Newspaper article THE JOURNAL RECORD

November Home Resales Drop

Newspaper article THE JOURNAL RECORD

November Home Resales Drop

Article excerpt

WASHINGTON (Bloomberg) -- U.S. home resales fell in November after breaking records for three consecutive months, industry figures showed Monday.

Resales declined 0.2 percent last month to an annual rate of 4.380 million, according to the National Association of Realtors. The figures represent closings, which lag contract signings by a few months.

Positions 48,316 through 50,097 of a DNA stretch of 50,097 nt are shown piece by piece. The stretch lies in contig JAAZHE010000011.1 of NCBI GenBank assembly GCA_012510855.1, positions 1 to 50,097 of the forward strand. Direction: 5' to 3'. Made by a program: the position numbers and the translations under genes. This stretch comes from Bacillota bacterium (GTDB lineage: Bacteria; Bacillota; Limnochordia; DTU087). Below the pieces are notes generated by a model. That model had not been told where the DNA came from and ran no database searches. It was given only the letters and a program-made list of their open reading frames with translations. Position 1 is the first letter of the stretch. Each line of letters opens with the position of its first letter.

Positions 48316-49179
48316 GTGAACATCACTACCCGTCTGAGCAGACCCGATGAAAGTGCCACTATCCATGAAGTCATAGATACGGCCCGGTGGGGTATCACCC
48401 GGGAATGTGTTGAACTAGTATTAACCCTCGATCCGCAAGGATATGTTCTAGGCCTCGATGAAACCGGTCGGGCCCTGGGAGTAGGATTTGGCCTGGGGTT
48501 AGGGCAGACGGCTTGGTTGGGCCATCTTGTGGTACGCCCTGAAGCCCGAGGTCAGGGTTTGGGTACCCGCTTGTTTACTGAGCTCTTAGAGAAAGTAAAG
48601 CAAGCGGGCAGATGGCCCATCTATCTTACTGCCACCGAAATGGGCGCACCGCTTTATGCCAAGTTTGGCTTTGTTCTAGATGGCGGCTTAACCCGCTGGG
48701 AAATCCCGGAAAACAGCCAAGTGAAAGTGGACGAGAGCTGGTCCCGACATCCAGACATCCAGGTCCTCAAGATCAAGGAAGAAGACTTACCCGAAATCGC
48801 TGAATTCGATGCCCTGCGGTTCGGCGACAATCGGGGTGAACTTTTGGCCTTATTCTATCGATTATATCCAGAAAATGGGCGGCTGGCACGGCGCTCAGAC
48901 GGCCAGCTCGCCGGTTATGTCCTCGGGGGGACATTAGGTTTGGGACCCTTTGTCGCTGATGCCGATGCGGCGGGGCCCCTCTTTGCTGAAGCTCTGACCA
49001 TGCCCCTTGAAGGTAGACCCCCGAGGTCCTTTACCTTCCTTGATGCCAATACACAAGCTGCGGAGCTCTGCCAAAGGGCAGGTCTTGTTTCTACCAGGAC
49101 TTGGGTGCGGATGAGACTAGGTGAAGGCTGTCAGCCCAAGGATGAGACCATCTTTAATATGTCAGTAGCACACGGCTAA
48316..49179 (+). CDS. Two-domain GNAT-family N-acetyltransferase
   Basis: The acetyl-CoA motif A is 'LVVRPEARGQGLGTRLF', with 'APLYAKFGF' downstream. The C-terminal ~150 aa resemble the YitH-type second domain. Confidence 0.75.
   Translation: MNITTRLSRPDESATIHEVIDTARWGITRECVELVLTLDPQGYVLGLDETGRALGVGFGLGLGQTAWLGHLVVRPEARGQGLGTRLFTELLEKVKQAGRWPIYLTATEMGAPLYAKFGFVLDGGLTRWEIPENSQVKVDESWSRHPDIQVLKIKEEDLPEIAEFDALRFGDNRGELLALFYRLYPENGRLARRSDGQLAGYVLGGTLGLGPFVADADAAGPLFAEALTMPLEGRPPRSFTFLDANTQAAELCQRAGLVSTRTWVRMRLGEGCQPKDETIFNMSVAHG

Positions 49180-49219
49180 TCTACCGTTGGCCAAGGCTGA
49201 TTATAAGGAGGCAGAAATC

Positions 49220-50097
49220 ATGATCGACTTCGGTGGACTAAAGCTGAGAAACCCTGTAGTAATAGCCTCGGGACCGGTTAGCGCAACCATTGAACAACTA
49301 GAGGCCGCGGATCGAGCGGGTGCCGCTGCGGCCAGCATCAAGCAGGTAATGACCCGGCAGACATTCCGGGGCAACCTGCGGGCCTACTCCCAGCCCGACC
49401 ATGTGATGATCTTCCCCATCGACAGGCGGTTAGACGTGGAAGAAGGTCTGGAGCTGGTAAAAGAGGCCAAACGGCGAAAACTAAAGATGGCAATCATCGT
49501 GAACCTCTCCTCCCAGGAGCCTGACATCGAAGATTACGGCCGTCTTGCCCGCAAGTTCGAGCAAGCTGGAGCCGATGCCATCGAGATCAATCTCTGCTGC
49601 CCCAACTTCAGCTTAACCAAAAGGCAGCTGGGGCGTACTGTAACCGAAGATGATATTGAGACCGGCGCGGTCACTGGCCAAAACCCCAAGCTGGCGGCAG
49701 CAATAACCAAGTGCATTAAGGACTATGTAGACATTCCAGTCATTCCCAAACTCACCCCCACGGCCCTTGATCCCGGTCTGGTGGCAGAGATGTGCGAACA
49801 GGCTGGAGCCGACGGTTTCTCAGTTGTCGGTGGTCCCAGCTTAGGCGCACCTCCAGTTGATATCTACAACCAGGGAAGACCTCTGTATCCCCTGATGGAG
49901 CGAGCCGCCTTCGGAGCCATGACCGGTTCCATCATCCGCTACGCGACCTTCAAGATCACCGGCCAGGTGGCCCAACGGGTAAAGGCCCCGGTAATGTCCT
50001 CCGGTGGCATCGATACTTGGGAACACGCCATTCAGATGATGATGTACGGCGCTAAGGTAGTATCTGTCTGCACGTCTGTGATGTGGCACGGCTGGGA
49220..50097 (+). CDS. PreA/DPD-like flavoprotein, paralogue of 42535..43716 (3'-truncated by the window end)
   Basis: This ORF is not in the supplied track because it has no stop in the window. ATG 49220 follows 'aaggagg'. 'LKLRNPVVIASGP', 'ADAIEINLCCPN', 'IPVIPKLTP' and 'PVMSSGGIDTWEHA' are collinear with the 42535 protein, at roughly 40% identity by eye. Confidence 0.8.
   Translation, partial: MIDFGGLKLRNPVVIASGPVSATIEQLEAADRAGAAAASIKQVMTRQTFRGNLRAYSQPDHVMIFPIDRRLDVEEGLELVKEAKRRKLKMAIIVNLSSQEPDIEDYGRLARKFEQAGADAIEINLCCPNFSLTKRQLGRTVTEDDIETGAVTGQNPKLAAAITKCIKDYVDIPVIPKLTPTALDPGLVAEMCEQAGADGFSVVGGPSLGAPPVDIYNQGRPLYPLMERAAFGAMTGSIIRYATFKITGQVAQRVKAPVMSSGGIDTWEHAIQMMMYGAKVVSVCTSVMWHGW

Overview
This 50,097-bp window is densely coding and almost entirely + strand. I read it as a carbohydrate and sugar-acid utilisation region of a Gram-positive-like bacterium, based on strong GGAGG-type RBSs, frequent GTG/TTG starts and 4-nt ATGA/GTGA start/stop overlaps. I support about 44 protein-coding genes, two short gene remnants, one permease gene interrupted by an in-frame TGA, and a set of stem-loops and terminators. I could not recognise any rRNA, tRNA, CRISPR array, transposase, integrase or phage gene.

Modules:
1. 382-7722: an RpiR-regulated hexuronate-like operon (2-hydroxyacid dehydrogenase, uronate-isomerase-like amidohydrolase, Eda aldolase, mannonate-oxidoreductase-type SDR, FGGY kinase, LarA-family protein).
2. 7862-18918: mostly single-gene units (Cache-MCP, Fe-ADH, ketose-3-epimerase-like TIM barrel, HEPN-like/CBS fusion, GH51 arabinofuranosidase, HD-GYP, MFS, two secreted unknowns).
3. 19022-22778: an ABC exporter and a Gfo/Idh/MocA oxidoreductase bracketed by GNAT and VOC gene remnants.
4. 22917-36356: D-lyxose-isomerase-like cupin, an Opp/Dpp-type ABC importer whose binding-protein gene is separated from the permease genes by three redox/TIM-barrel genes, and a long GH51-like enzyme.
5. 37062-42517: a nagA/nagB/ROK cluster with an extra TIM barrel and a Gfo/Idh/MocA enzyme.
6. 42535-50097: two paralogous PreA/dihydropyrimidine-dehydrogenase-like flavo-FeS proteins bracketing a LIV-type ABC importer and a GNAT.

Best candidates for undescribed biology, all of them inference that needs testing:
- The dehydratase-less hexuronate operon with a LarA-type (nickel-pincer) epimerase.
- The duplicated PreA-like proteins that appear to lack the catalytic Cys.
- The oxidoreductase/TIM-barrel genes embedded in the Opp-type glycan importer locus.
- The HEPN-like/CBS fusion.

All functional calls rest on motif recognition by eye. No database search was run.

Analysts surveyed by Bloomberg News expected sales of existing homes to fall by 0.9 percent to an annual rate of 4.360 million during the month. Resales fell 1.6 percent in the Northeast and 2.7 percent Midwest regions. They rose 1.8 percent in the South and were unchanged in the West. "Up until November, we had three consecutive phenomenal months," said NAR President Lane Morrill. "It was a matter of time before we saw some downward trend, however slight. We expect a continued slowdown in the coming months, though nothing dramatic." November's drop was to be expected after sales set records in August, September and October. Still, that doesn't signal that the housing market is weakening, analysts said. Home resales make up about 85 percent of all U.S. single-family home sales. In October, sales increased a revised 1.9 percent to an annual pace of 4.390 million units, previously reported as a 2.1 percent gain. Investors and analysts watch for housing gains because they ripple through the economy in the form of demand for furniture, appliances and other items that keep factories, wholesalers and retailers busy. Indeed, catalog sales at Williams-Sonoma, which includes the Pottery Barn, Hold Everything and Williams-Sonoma catalogs, are running roughly 12 percent above last year this holiday season, according to analysts at BancAmerica Robertson, Stephens. That's about three times the gain expected for the overall retail industry. There are signs demand has room to grow, too. An industry survey showed builders are more optimistic than at any time this year, and inventories of new and used homes are lean. Those who believe the housing market has room to grow point first to low interest rates and high employment. "Mortgage rates are raising affordability and jobs are lifting confidence," IndoSuez Carr Futures economist Susan Hering said before the report. …

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